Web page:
8 Things People With Healthy Savings Accounts Always Do
Saving Money / Savings Tips
If your savings account seems thin or nonexistent, you’re definitely not alone. It has been reported that around 50% of people have less than three months of emergency savings, and a recent GOBankingRates survey found that a staggering 40% of women have less than $100 in their savings accounts. saving.
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Although the ability to save money sometimes depends on factors beyond your control, we spoke to several experts who offered a manual on how people with healthy savings accounts do it.
Set a monthly budget and stick to it
While budgeting might seem like the obvious answer, that’s because it works, according to David Frederick, director of client success and guidance at First Bank. According to Frederick, an effective budget is your best tracking tool for how much an individual or household is bringing in, how much they’re spending, and how much they can save.
“Expenses are the variable that people can most easily control,” he said.
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Use advanced savings tools
If the only tool you use to save is a savings account, you risk missing out on earning potential, Frederick warned.
“While it’s okay to put money in a savings account, there are often better accounts for long-term saving purposes. People concerned about retirement should save in a 401(k) or IRA. People concerned about health care costs should consider saving in a Health Savings Account (HSA). People saving for a child’s education should consider opening a 529 savings account.”
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Avoid and mitigate debt
One of the most effective ways to increase savings is to reduce debt, Frederick suggested. Although some debts are difficult to avoid, from mortgages to student loans, he urged people to pay off those debts as quickly and deliberately as possible.
“Also, harmful debts like credit card balances and payday loans should be avoided whenever possible,” Frederick said.
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Reduce lifestyle inflation
As we make more money, we tend to spend more money, a concept called “lifestyle inflation,” said Jeff Mains, CEO of Champion Leadership Group LLC, which helps entrepreneurs scale their business. It eats away at all the money we could spend on savings.
So, you should make it your goal to live below your means, says Amanda Howerton, Certified Financial Planner at RKCapital.com.
“People with the healthiest savings accounts are most often the ones who are truly living below their means,” she said. She acknowledged: “It’s so much easier said than done in the age of social media and targeted marketing, so the ‘wish list’ items you casually browse online appear daily. in advertisements.” However, it will be the difference between several thousand dollars over time.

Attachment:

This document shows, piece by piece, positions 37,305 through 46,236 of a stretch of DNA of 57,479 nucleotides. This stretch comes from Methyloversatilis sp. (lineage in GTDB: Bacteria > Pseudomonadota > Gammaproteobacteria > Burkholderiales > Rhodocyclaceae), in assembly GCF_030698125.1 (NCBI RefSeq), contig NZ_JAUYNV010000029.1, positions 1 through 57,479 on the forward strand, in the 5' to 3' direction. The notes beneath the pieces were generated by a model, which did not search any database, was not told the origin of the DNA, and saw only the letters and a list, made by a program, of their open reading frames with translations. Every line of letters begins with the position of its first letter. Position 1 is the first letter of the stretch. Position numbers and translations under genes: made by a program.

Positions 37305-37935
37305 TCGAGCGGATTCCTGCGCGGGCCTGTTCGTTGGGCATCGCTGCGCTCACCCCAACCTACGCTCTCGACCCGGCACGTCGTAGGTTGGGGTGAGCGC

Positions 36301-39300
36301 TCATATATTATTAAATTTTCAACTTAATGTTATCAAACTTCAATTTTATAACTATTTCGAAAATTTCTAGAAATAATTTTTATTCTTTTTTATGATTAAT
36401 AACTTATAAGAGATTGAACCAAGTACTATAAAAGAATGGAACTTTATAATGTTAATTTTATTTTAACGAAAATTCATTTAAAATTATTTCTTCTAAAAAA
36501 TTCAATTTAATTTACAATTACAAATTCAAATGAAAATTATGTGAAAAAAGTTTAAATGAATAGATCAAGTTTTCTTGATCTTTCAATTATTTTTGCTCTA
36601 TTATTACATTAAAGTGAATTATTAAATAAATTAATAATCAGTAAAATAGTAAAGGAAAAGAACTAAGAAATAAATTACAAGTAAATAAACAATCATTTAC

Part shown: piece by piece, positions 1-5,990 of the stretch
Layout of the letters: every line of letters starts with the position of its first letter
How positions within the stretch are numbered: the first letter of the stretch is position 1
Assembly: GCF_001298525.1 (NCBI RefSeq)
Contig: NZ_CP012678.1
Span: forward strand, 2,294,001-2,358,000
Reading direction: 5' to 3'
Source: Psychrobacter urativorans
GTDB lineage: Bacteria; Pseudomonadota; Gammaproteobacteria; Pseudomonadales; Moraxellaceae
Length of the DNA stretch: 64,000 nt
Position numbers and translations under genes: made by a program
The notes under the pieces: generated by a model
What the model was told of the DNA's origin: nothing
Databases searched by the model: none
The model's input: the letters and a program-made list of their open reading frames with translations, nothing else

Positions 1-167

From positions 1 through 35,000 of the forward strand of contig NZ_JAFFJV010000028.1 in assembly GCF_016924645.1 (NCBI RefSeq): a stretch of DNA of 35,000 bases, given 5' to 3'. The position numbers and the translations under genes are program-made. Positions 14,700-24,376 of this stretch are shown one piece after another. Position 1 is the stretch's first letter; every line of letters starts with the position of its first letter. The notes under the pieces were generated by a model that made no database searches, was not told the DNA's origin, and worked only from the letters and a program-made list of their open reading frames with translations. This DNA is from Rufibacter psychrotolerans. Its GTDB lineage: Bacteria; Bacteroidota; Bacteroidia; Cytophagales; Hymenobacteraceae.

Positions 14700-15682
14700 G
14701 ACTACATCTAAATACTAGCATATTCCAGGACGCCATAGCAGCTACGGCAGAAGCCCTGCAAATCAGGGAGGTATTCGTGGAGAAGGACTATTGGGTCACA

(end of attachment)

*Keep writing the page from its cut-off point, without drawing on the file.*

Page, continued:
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According to Brad Biren, Esq, LL.M., a tax law expert known as “RefundDrTax.”
“Calculate what would be a reasonable amount to allocate to savings and automatically transfer that amount into savings. This avoids forgetting and deciding not to.
Set savings deadlines
Additionally, Biren said, “There’s a certain magic that happens when you challenge a person to achieve a goal.” In other words, savings goals are more likely to get you to your amount faster.
“Assuming the goal is achievable, but a little stretched, it will probably become a new habit, as long as the discomfort of the race to save is not too high. For example, stretching or tightening the belt, savers realized they could live happily with less, don’t stop them, keep it up.
He recommends incremental savings goals rather than larger goals for more consistent success and a chance to celebrate accomplishments.
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Organize short and long term financial goals
It can be more effective to have multiple levels of goals, said Amanda Sullivan, research analyst at CreditDonkey. “People who have a healthy savings account have it for a purpose. Whether it is a mortgage, a car loan or a retirement fund, the money in their banks is used for short or long term financial purposes.
Most likely, they will do this using the bucket savings strategy, where a certain amount of money is set aside in pursuit of a certain goal.
Goals provide a concrete reason to save, said consumer credit expert Tanya Peterson, vice president of branding at Liberty Financial Network, a digital personal finance company. “When you work on things that are important to you, whether it’s saving money, exercising, breaking a bad habit or whatever, you dramatically increase the chances of that happening.”
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Look for small ways to save
Smart savers typically look for small ways to save, Petersen laments. “These little ways to work on building a smart spending habit and keeping that focus on your goals. It could be making coffee at home instead of buying expensive lattes or hanging clothes to dry instead of using the dryer. The little things will add up and apply to larger expenses as well.
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